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  • mmantha-co

March 22, 2024

Doug Ford has adopted Red Green’s

approach to fixing problems




At the conclusion of the March Break, my team noted an uptick in the number of comments and enquiries about the woes of Ontario’s education system. Regular readers may recall that I recently wrote a column on the matter. The problem, of course, is a shortage of teachers, education assistants and early childhood educators. The long-term effects of this shortage are proving to be more than a challenge for school boards, principals and teachers. Ontario needs the government to implement thoughtful, effective, significant changes immediately. Otherwise, the effects on our children will be profound and long-term.

However, what Ontarians may not understand is why such a shortage exists.

What started out as a growing concern was actually predicted back in the 90s. The Economic Policy Institute published a report called “The teacher shortage is real, large and growing, and worse than we thought in 2019. They cited a study that examined a list of indicators that “are critical signals. They [the indicators] help analysts detect when there are not enough qualified teachers to fill staffing needs in a labour market that does not operate like other labour markets.” The shortage became a problem under the previous Liberal government. However, since the Conservative government came to power, the mismanagement of the education system escalated a problem into an urgent crisis.

An article published in EdCan Network on October 3, 2023, announced that teachers are burning out at an alarming rate. They said a survey of teachers across Canada found that 85 percent of them report a work-life imbalance. It also noted that 30 percent of new teachers leave the profession in under 5 years. The workload, stress and violence experienced in teaching today is not something they can see themselves continuing as a lifetime career. The bottom line is that the workloads and demands have become unbearable.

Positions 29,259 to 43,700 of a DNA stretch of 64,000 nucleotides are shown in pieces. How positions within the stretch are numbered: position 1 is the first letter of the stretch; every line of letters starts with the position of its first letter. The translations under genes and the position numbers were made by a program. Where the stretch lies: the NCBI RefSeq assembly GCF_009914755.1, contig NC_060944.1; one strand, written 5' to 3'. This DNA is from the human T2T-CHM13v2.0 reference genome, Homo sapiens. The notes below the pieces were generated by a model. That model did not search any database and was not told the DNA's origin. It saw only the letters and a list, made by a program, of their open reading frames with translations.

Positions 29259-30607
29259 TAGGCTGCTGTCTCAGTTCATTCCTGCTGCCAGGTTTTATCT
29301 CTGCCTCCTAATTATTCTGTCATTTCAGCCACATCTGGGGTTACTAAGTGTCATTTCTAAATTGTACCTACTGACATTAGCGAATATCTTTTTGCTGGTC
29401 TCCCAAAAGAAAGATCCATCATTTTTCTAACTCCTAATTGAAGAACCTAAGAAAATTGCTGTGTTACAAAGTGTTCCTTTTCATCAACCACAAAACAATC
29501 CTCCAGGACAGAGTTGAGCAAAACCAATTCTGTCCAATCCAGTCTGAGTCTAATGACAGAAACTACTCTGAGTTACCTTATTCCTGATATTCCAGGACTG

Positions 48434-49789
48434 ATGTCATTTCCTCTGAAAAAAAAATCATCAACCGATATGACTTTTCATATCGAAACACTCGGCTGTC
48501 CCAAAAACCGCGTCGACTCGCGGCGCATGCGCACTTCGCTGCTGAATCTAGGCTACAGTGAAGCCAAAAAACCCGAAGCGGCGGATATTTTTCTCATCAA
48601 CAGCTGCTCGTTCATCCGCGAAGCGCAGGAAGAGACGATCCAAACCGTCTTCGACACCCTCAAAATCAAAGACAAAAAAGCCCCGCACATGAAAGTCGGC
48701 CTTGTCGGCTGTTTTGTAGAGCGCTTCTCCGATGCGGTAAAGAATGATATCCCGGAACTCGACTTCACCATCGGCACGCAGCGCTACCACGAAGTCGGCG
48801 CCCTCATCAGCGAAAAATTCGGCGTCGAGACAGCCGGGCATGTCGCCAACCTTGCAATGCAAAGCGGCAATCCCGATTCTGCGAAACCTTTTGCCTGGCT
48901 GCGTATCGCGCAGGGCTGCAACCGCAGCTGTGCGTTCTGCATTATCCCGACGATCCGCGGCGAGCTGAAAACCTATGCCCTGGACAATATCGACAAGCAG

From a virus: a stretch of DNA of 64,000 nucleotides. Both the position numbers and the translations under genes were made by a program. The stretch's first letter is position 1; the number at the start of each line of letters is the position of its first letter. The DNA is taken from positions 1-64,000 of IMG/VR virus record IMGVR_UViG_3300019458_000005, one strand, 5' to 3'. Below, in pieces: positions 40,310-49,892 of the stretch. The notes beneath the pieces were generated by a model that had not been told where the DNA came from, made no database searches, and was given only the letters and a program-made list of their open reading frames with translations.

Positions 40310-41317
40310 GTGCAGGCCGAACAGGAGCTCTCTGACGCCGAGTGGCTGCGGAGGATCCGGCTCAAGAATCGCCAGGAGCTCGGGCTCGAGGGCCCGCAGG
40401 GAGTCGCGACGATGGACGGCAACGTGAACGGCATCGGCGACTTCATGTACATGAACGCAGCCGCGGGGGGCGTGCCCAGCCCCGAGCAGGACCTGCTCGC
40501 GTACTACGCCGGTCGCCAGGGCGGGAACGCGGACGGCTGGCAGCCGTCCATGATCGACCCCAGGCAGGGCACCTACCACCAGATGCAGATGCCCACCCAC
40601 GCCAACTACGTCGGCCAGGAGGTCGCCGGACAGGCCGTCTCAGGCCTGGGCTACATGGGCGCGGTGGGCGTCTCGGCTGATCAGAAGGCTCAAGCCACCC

The people of Ontario must understand that the classrooms we knew growing up are not the same learning environment that our children and youth experience today. Teachers and education assistants are leaving the profession altogether because the job has become mentally and physically overwhelming. Worse is the fact that when young people are contemplating getting their degrees to become a licensed teacher, once they talk to someone already in the trenches, they are soon dissuaded because the REAL job description and working conditions they hear scare them away. Such reasons include:

·       Overcrowding of classes

·       Teaching split classes of 2 and even 3 grade levels

·       Increased student assessment and reporting

·       Integration of special needs students, including severe behavioural students, into regular classes without consistent and adequate EA support

·       Increase in behaviour and violent incidents directed at staff due to student frustration from lack of success and support

Also of great concern is the Ford government’s deteriorating respect and lack of concern for the welfare of education professionals. Of the recently settled negotiations, the Elementary Teachers Federation of Ontario magazine stated: “Teachers are dedicated professionals who invest their time, energy, and passion into nurturing the potential within each student. Yet, the Ford government’s continuous disregard for teachers’ expertise, input, and well-being, as well as their attacks on the profession, have eroded the morale of the very individuals entrusted with inspiring Ontario’s students and helping them to succeed. Allowing these conditions to persist harms students and schools.”

Does this refrain sound similar to the cries from Ontario nurses?

On the matter of violence experienced by staff, it seems the steps taken by the Ministry have had virtually no positive impact whatsoever in addressing the issue. CTV News reported on May 15, 2023, that an astounding 80 percent of teachers reported personally experiencing or witnessing violence involving staff. Now, think of your place of work. Have you had someone at work bite, kick, punch, or throw a chair or equipment at you? Would you and 80 percent of your coworkers be able to report experiencing or witnessing workplace violence? Your workplace is probably nowhere near that number.